Almonds can be processed into a milk substitute simply called almond milk; the nut's soft texture, mild flavor, and light coloring (when skinned) make for an efficient analog to dairy, and a soy-free choice, for lactose intolerant people, vegans, and so on. Raw, blanched, and lightly toasted almonds all work well for different production techniques, some of which are very similar to that of soymilk and some of which actually use no heat, resulting in "raw milk."
The Marcona variety of almond, which is shorter, rounder, sweeter, and more delicate in texture than other varieties, originated in Spain and is becoming popular in North America and other parts of the world. Marcona almonds are traditionally served after being lightly fried in oil, and are also used by Spanish chefs to prepare a dessert called turrón.
Claimed medicinal benefits of almonds include improved complexion, improved movement of food through the colon, and the prevention of cancer (Davis and Iwahashi 2001). Recent research associates inclusion of almonds in the diet with elevating the blood levels of high density lipoproteins and of lowering the levels of low density lipoproteins (Novelli 2002; Spiller et al. 1998).
In Ayurveda, the Indian System of Medicine, almond is considered a nutritive for the brain and nervous system. It is said to induce high intellectual level and longevity. Almond oil is called Roghan Badam in both Ayurveda and Unani Tibb (the Greco-Persian System of Medicine). It is extracted by cold process and is considered a nutritive aphrodisiac both for massage and internal consumption. Recent studies on ayurvedic herbs have reported that the constituents of almond have anti-inflammatory, immunity boosting, and anti-hepatotoxicity effects (Puri 2003).
Edgar Cayce, an American psychic who some regard as a father of American holistic medicine, highly favored the almond. In his readings, Cayce often recommended that almonds be included in the diet.
Cultural importance of almonds
The almond is highly revered in some cultures.
The tree grows in Syria and Israel, and is mentioned numerous times in the Bible. The Hebrew name of the tree is shaked, and it means industrious, vigilant, hastening, or wakeful—which is appropriate, as the almond is one of the first trees to flower in Israel, usually in early February, coinciding with Tu Bishvat, the Jewish arbor day.
In ancient Israel, the almond was a symbol of watchfulness and promise due to its early flowering, symbolizing God's sudden and rapid punishment of His people, such as in Jeremiah 1:11-12.
In the Bible the almond is mentioned ten times, beginning with Genesis 43:11, where it is described as "among the best of fruits." In Numbers 17, Levi is chosen from the other tribes of Israel by Aaron's rod, which brought forth almond flowers. According to tradition, the rod of Aaron bore sweet almonds on one side and bitter on the other; if the Israelites followed the Lord, the sweet almonds would be ripe and edible, but if they were to forsake the path of the Lord, the bitter almonds would predominate.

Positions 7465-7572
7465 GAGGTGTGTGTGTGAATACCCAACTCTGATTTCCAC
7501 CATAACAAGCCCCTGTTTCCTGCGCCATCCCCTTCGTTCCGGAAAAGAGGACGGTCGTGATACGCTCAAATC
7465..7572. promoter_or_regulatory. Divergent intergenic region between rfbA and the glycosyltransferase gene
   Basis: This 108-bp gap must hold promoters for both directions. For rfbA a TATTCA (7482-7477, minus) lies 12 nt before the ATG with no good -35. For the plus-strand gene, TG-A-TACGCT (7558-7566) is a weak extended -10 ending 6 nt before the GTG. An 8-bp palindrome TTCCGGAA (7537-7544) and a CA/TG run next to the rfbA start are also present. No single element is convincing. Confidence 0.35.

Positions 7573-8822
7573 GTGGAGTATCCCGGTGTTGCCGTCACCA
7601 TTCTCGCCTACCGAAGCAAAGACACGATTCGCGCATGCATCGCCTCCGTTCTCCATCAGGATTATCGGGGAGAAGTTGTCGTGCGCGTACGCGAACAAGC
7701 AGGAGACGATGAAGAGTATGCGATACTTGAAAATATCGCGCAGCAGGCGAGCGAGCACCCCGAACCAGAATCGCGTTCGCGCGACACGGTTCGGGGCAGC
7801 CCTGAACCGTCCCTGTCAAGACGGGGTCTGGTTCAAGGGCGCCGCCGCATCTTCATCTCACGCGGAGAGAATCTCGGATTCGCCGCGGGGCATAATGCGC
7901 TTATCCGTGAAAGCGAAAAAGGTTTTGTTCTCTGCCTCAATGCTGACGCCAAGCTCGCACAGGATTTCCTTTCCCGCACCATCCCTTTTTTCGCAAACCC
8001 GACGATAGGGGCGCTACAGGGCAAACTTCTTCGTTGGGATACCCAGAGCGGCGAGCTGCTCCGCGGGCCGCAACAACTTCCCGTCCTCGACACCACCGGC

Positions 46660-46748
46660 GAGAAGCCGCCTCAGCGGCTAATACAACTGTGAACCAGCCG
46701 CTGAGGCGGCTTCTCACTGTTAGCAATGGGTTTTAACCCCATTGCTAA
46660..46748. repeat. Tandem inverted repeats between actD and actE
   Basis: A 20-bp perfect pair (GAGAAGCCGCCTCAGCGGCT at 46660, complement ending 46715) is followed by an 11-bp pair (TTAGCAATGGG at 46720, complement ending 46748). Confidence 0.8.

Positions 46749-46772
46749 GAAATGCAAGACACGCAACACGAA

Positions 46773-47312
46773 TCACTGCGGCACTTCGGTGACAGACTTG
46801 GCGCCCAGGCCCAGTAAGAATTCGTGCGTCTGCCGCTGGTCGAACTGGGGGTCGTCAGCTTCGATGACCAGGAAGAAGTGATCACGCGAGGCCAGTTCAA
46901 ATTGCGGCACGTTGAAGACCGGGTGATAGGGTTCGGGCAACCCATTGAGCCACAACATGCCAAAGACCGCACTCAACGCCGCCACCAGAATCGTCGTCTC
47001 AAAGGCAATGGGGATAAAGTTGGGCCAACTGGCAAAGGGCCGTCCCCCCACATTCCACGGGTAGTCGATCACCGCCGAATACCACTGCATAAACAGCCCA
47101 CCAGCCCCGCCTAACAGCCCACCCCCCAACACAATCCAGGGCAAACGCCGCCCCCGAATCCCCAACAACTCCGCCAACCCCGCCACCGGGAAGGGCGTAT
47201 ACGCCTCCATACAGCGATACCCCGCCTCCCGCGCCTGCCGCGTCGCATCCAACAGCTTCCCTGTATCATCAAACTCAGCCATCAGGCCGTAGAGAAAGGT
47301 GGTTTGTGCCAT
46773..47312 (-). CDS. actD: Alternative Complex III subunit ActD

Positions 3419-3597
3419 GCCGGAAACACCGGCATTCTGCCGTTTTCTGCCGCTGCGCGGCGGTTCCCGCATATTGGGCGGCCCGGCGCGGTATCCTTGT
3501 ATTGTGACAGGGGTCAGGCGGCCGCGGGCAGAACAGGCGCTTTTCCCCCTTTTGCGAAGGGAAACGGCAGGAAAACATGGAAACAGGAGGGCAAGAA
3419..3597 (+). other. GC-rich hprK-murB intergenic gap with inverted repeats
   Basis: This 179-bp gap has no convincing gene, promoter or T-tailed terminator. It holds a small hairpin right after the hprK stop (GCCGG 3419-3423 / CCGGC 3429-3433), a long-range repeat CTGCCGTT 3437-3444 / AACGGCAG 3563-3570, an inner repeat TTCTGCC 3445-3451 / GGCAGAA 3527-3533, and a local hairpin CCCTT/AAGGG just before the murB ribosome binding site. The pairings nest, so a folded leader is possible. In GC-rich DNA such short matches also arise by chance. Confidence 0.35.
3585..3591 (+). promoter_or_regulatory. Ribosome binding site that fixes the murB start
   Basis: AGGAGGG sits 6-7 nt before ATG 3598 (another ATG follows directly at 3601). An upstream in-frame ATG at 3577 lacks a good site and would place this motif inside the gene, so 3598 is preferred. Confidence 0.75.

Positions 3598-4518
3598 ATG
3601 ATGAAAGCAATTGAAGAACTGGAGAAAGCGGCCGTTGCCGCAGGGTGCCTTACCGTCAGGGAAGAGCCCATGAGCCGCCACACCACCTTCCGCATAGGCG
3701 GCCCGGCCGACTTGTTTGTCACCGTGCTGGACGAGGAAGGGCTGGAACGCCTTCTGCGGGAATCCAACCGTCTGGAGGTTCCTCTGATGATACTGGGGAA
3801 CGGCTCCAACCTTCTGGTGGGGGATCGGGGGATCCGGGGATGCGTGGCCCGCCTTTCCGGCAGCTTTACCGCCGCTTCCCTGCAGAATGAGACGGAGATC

The almond blossom also supplied a model for the menorah, which stood in the Holy Temple: "Three cups, shaped like almond blossoms, were on one branch, with a knob and a flower; and three cups, shaped like almond blossoms, were on the other… on the candlestick itself were four cups, shaped like almond blossoms, with its knobs and flowers" (Exodus 25:33-34; 37:19-20). Similarly, Christian symbolism often uses almond branches as a symbol of the Virgin Birth of Jesus; paintings often include almonds encircling the baby Jesus and as a symbol of Mary.
The Chinese consider the almond a symbol of enduring sadness and female beauty.
- Agricultural marketing Service, USDA. 2006. Marketing order 981: California almonds. Retrieved April 17, 2018.
- Bender, D. A., and A. E. Bender. 2005. A Dictionary of Food and Nutrition New York: Oxford University Press. ISBN 0198609612.
- Cantor, D., J. Fleischer, J. Green, and D. L. Israel. 2006. "The fruit of the matter." Mental Floss 5(4): 12.
- Davis, P. A., and C. K. Iwahashi. 2001. Whole almonds and almond fractions reduce aberrant crypt foci in a rat model of colon carcinogenesis. Cancer Letters 165(1): 27-33. Retrieved April 17, 2018.
- Diamond, J. 1999. Guns, Germs, and Steel: The Fates of Human Societies. New York: Norton. ISBN 0393317552
- Foreign Agricultural Service (FAS), United States Department of Agriculture. 2017. World almond situation and outlook. Tree Nuts: World Markets and Trade. Retrieved April 17, 2018.
- Herbst, S. T. 2001. The New Food Lover's Companion: Comprehensive Definitions of Nearly 6,000 Food, Drink, and Culinary Terms. Barron's Cooking Guide. Hauppauge, NY: Barron's Educational Series. ISBN 0764112589.
- Novelli, P. 2002. "Almonds: Cholesterol lowering, heart-healthy snack". Scienceblog. Retrieved April 17, 2018.
- Puri, H. S. 2003. Rasayana Ayurvedic Herbs for Longevity and Rejuvenation. London: Taylor and Francis. ISBN 0203216563.
- Spiller, G. A., D. A. J. Jenkins, O. Bosello, J. E. Gates, L. N. Cragen, and B. Bruce. 1998. Nuts and plasma lipids: An almond-based diet lowers LDL-C while preserving HDL-C. Journal of the American College of Nutrition 17(3): 285-290. Retrieved April 17, 2018.
- Ward, A. 1911. The Grocer's Encyclopedia. New York: The James Kempster printing company.
- Zohary, D., and M. Hopf. 2000. Domestication of Plants in the Old World: The Origin and Spread of Cultivated Plants in West Asia, Europe, and the Nile Valley. Oxford: Oxford University Press. ISBN 0198503571.
All links retrieved April 17, 2018.